Nate Hales takes a look at the upcoming MSI tournament and breaks down how the teams are performing thus far
It’s time to take stock of how the different regions fare against one another. In previous years, the one true international test was the World Championship at the end of the season, but this season, Riot has decided to add a new event to pit the world’s best against each other. This event is called the Mid-season Invitation and it is taking place in Tallahassee, Florida beginning on May 7.
The mid season champion from each region (NA, EU, LCK, LPL, LMS) along with one wildcard team will compete in the four-day tournament with the victor earning prize money and bragging rights and will be considered the frontrunner for the World Championship at the end of the season. The teams will compete in two days of group stage with the top four teams advancing to bracket stage. In the bracket stage the teams will compete in best of five series to determine the champion.
So how do the teams stack up? Here is a breakdown.
NA LCS Spring Split Champions – Team SoloMid
Coming off of a 2014 season victory, TSM still remains the team to beat from North America. New jungler, Santorin, brings a lot of pressure to the map for the team, but is also an area of weakness and could see a lot of focus from the opposing teams. Santorin has a relatively shallow champion pool and could easily be targeted in the pick/ban phase of the game.
Of course, TSM also has Bjergsen, who is making a case as the best mid laner in the world. TSM’s team strategies revolve around getting its mid laner rolling and Bjergsen’s deep champion pool allows the flexibility to run many different compositions. Consistent play from Dyrus and Lustboy also gives TSM the tools it needs to match up against any international team. Also, TSM recently won the IEM Katowice tournament, which featured many of the top teams from around the world (GE Tigers, World Elite and SK Gaming).
All-in-all Team SoloMid is out to prove a point that it is not only the North American powerhouse, but truly one of the best teams in the world.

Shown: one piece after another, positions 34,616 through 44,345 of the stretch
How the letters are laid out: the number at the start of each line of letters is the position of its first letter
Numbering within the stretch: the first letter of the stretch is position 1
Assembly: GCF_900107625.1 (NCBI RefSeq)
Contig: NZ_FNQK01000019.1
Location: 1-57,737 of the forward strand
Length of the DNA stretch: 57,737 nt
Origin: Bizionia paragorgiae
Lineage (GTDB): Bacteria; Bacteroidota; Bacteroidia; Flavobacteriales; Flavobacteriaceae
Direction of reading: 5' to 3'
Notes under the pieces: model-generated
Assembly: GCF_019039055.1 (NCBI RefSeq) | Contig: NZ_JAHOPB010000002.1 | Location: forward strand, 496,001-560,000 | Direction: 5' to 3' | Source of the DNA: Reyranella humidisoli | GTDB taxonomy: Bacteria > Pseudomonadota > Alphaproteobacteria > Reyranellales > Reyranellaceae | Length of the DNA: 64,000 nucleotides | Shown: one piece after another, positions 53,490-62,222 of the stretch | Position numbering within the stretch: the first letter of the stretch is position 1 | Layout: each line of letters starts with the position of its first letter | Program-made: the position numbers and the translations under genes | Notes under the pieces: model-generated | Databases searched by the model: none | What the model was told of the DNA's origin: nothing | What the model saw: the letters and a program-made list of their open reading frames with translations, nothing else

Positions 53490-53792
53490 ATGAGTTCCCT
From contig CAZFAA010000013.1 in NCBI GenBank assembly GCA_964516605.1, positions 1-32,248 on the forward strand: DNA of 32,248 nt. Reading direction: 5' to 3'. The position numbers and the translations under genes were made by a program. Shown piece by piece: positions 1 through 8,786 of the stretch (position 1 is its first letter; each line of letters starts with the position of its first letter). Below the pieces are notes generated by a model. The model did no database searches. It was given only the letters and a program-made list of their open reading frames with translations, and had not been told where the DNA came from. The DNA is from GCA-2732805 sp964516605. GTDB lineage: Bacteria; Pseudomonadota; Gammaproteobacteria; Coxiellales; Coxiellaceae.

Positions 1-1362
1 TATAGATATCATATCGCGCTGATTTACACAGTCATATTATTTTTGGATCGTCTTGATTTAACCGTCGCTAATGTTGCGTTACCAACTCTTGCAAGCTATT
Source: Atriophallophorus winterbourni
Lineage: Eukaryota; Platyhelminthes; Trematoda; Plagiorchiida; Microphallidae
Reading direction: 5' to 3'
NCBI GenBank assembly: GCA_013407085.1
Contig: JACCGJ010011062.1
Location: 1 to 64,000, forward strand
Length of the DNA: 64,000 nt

EU LCS Spring Split Champions – Fnatic
Coming into the Spring Split, Fnatic was almost a complete unknown. xPeke, Soaz and Rekkles all left the organization and Cyanide retired at the end of the 2014 season, leaving only support player YellOwStaR to rebuild the team. And rebuild he did. The new addition took the EU LCS by storm and rolled over most of the competition en route to an unexpected Spring Split championship.
Fnatic relies on the carry potential of its top laner Huni and mid laner Febiven to propel the team to victory. Fnatic achieves this with superior shot-calling by team captain YellOwStaR and map pressure created by jungler Reignover. These two use their skill to create advantageous situations for Huni and Febiven to pick up kills and overpower the opposing team.
Fnatic also excels in lane swaps, which is a common strategy employed by many teams. Huni is a master of the 1v2 and routinely picks up kills when he shouldn’t, while YellOwStaR and ADC Steelback play smart and safe to build up a lead while denying the opposition.
Fnatic is a team you can’t underestimate, but at the same time are very hard to pin down. It doesn’t have the history of many of the other teams in the tournament, which makes the team harder to prepare for, but it execute as well as any veteran squad.
LCK Spring Split Champions – SK Telecom T1
The 2013 World Champions started off the LCK Spring Split a little slow, but after the introduction of the Cinderhulk item, managed to go undefeated and finish on top. Part of the reason for the slow start was an ever changing roster for SKT T1. Liberal use of subs for jungle, support and mid resulted in some inconsistency for the team early on, but eventually worked in the team’s favor.
Really, SKT is the tale of two mids, Faker and Easyhoon. Faker is widely regarded as the best player in the world. He excels on assassins, but can just as easily play any number of other champions in the mid lane. His mechanics are picture perfect and Faker has the ability to carry any game he is a part of. Many teams develop strategies solely around how to shut Faker down, but very few actually succeed.